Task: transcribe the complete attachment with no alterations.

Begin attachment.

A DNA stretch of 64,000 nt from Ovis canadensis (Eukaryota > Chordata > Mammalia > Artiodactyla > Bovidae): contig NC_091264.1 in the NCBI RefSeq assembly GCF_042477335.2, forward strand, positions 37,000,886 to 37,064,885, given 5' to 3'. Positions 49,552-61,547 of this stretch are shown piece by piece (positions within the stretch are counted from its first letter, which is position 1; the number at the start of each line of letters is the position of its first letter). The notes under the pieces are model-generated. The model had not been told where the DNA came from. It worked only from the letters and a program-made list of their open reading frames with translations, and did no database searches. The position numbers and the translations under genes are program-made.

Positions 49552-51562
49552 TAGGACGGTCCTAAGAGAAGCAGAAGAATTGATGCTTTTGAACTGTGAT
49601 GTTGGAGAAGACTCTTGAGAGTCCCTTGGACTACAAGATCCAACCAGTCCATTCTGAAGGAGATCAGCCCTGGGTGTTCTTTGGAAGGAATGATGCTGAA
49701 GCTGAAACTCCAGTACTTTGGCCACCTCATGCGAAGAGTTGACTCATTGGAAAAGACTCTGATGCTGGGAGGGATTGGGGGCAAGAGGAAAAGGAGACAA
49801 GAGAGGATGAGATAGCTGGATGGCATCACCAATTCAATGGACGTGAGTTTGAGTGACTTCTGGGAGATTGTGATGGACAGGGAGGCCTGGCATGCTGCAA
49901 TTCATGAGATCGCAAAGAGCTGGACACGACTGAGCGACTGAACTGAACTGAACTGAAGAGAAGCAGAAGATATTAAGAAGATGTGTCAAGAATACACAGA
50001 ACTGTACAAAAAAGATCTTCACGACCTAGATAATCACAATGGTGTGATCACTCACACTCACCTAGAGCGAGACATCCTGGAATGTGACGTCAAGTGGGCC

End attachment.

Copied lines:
A DNA stretch of 64,000 nt from Ovis canadensis (Eukaryota > Chordata > Mammalia > Artiodactyla > Bovidae): contig NC_091264.1 in the NCBI RefSeq assembly GCF_042477335.2, forward strand, positions 37,000,886 to 37,064,885, given 5' to 3'. Positions 49,552-61,547 of this stretch are shown piece by piece (positions within the stretch are counted from its first letter, which is position 1; the number at the start of each line of letters is the position of its first letter). The notes under the pieces are model-generated. The model had not been told where the DNA came from. It worked only from the letters and a program-made list of their open reading frames with translations, and did no database searches. The position numbers and the translations under genes are program-made.

Positions 49552-51562
49552 TAGGACGGTCCTAAGAGAAGCAGAAGAATTGATGCTTTTGAACTGTGAT
49601 GTTGGAGAAGACTCTTGAGAGTCCCTTGGACTACAAGATCCAACCAGTCCATTCTGAAGGAGATCAGCCCTGGGTGTTCTTTGGAAGGAATGATGCTGAA
49701 GCTGAAACTCCAGTACTTTGGCCACCTCATGCGAAGAGTTGACTCATTGGAAAAGACTCTGATGCTGGGAGGGATTGGGGGCAAGAGGAAAAGGAGACAA
49801 GAGAGGATGAGATAGCTGGATGGCATCACCAATTCAATGGACGTGAGTTTGAGTGACTTCTGGGAGATTGTGATGGACAGGGAGGCCTGGCATGCTGCAA
49901 TTCATGAGATCGCAAAGAGCTGGACACGACTGAGCGACTGAACTGAACTGAACTGAAGAGAAGCAGAAGATATTAAGAAGATGTGTCAAGAATACACAGA
50001 ACTGTACAAAAAAGATCTTCACGACCTAGATAATCACAATGGTGTGATCACTCACACTCACCTAGAGCGAGACATCCTGGAATGTGACGTCAAGTGGGCC